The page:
CMS Star Rating Process, with Wide State Variation, Sparks Trouble for Consumers and Nursing Homes

Hundreds of nursing homes continue to maintain or display high star ratings despite Immediate Jeopardy incidents in the previous three years, and this can create headaches for both nursing homes and consumers alike.

According to a Scripps News analysis released Wednesday, which takes in to account government data from February 2024 of more than 14,000 nursing homes, there may be a lag of several months before the citations and corrections get filtered into the calculation for the star ratings, in turn misleading consumers.

But sector experts, who spoke to Skilled Nursing News, said that it’s common to see the lag because of the way the system is set up – and it can cause legal and financial problems for nursing homes as well.


Due to the process in place, there’s a six-month gap between when a facility submits data to the Centers for Medicare & Medicaid Services (CMS) and when it’s integrated into the star ratings. The gap pertains to submission of Minimum Data Set (MDS) and payroll-based (PBJ) data to CMS, experts said.

“So there’s the concept of an expected delay in when a facility is filling out data on the minimum data set, and the PBJ files and they’re submitting them on schedule to CMS … No one’s late, no delays, but by design there’s six months between when a facility is submitting data to when it’s reflected in the star ratings,” said Steven Littlehale, chief innovation officer at Zimmet Healthcare Services Group.

CMS created the Five-Star Quality Rating System to help consumers compare nursing homes. The overall star rating is calculated from state health inspection surveys, staffing levels reported at the time of the survey, and finally on 15 quality measures. Ten of these measures are from the MDS, while five are from Medicare claims data.


Incidents of noncompliance with federal health and safety standards that put residents at risk of injury and even death, are deemed Immediate Jeopardy (IJ).

When a nursing home receives an Immediate Jeopardy citation, it can take corrective action and come into compliance, but the process takes its due course.

In the meantime, citations for Immediate Jeopardy are publicly displayed on the Nursing Home Care Compare website, but they are not included in a facility’s star rating until the dispute is complete.

The Scripps News story cites the case of Touchmark on South Hill – a facility near Spokane, Washington – for which the Immediate Jeopardy wasn’t reflected in the ratings for a very long time, in turn misleading consumers. The facility continued to maintain an overall top rating of 5 stars for nearly seven months following a resident’s death. Eventually, the nursing home’s overall rating did drop to its current 3-star rating.

At least 247 nursing homes in the Scripps News analysis had 4-star or 5-star ratings despite also being found to have had at least one Immediate Jeopardy incident in the previous three years.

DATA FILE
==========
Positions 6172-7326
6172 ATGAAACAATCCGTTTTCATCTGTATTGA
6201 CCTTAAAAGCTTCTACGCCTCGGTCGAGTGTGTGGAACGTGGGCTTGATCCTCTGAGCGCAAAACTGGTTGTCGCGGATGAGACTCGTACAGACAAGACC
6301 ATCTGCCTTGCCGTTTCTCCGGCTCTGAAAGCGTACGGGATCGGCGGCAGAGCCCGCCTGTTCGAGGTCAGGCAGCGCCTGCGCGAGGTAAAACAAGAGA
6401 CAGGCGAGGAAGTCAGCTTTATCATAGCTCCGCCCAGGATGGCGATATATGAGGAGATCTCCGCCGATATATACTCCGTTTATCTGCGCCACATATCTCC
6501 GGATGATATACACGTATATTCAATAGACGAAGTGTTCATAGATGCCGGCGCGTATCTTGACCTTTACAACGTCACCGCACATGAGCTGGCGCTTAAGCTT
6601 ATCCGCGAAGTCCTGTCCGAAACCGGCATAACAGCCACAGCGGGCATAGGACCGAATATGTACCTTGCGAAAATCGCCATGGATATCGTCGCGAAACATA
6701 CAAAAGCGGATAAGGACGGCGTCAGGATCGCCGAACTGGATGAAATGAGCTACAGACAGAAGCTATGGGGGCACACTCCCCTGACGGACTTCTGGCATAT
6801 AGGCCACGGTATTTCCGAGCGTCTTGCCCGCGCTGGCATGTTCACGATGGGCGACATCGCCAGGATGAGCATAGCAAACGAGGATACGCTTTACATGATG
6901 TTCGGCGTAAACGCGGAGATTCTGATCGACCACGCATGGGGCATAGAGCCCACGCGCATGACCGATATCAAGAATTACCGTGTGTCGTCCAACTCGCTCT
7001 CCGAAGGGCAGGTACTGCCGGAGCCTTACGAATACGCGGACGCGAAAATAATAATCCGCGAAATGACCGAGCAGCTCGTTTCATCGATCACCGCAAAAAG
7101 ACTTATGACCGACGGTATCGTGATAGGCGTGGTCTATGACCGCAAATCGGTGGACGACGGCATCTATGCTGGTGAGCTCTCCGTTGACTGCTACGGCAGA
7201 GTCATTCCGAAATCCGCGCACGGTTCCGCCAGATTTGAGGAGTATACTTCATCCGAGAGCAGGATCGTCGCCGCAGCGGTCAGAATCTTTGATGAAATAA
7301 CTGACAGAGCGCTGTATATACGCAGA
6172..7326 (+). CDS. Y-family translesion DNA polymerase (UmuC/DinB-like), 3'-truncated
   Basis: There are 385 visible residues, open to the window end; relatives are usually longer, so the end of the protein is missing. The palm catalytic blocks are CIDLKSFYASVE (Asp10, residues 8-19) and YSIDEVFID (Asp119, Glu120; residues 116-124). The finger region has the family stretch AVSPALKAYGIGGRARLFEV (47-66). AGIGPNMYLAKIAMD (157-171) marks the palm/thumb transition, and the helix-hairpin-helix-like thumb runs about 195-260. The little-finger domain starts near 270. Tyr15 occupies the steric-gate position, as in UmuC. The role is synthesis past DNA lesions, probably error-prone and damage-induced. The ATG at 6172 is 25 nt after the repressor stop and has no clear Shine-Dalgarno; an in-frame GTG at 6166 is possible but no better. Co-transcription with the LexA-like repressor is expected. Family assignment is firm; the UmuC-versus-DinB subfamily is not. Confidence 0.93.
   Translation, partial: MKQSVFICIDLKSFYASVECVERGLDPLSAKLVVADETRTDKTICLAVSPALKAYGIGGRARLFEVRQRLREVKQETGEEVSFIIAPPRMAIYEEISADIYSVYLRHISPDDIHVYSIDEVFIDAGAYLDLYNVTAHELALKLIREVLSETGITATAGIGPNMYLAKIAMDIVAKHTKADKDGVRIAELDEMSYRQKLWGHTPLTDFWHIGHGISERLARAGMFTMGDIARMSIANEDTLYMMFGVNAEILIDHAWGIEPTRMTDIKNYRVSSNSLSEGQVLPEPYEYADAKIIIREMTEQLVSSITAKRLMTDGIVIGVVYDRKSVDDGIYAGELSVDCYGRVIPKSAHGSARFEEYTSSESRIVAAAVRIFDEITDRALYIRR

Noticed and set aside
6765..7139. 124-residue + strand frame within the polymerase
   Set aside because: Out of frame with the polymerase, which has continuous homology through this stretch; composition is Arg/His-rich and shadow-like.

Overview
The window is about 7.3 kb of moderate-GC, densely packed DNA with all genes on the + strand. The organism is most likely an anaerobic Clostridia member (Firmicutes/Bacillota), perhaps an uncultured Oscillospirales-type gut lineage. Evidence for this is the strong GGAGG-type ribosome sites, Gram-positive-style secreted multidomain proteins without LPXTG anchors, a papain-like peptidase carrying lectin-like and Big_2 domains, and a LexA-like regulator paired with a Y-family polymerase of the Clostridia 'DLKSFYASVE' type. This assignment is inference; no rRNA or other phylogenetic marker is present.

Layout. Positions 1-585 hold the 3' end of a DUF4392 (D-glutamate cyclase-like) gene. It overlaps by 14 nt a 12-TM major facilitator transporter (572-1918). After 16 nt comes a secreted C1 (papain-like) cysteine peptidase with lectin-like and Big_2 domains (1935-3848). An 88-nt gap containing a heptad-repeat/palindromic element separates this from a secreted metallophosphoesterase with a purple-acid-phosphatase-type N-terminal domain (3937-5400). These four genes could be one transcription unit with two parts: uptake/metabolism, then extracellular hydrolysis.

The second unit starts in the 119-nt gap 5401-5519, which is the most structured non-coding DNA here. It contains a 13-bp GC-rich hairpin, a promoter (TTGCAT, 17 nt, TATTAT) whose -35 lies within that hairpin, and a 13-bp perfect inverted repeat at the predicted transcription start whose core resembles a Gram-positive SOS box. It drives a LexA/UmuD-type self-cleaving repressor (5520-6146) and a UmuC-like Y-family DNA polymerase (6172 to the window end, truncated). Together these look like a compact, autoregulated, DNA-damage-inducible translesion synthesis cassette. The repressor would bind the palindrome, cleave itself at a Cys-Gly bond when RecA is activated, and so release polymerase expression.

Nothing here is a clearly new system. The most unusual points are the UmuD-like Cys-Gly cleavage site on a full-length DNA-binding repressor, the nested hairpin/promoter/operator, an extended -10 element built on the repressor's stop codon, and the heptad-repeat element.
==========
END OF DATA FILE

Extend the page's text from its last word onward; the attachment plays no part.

Also, the Scripps investigation found that the Immediate Jeopardy was removed within months of the death of a resident.

For example in Pennsylvania, an elderly woman froze to death outside her nursing home in 2021 after staff failed to notice she was missing. Despite a finding of Immediate Jeopardy, the facility continued to maintain a 5-star rating for more than a year following the incident before dipping to 4 stars for three months and then returning to 5, the Scripps News investigation states.

Meanwhile, in Minnesota, a facility maintained a 5-star rating for more than a year after a resident slipped out of the facility in 2021, purchased a knife and killed himself. The facility then dropped to a 4-star rating for several months before returning to 5.

Wide state-level variation on star rating calculation

Moreover, the method by which the federal government assigns ratings to nursing homes varies by state, Scripps News states.

“Even with the same health inspection findings, a nursing home that has a 5-star rating in one state could be rated much lower in a different part of the country. That’s because a nursing home’s health inspection rating — the baseline for its overall rating — is assigned based on how its inspection findings compare to other nursing homes in the same state,” the story states.

There were 397 nursing homes with 4- and 5-star ratings that could have had just 1 star if they were rated against a different state’s homes, the analysis found.

While some of the factors used in calculating a facility’s rating, namely staffing and quality, are determined using national thresholds, the health inspection scores that contribute to an overall federal star rating are based on comparisons to other facilities in the same state, Julie Brookhart, a spokesperson for CMS told Scripps News.

“This is due to variations between states,” she said. “When someone is looking for a nursing home, they are typically looking for one in a particular state … So, using the in-state comparison provides more relevant information about the local conditions for consumers.”

Star ratings may not reflect every individual incident that occurs, Brookhart conceded. “They are a summary of many different data elements to reflect a general level of quality on a scale of 1 to 5.”

Brookhart also said that only 1% of nursing homes with high ratings had an Immediate Jeopardy on their most recent inspection cycle.

“It is likely that these … facilities had an isolated issue leading to the [Immediate Jeopardy] but did not have many other citations that could indicate systemic issues,” Brookhart said. “We recommend individuals contact the nursing home they are considering and talk to the administrator, director of nursing or medical director, and inquire about the type of care they provide and ask questions that are important to them,” Brookhart said.

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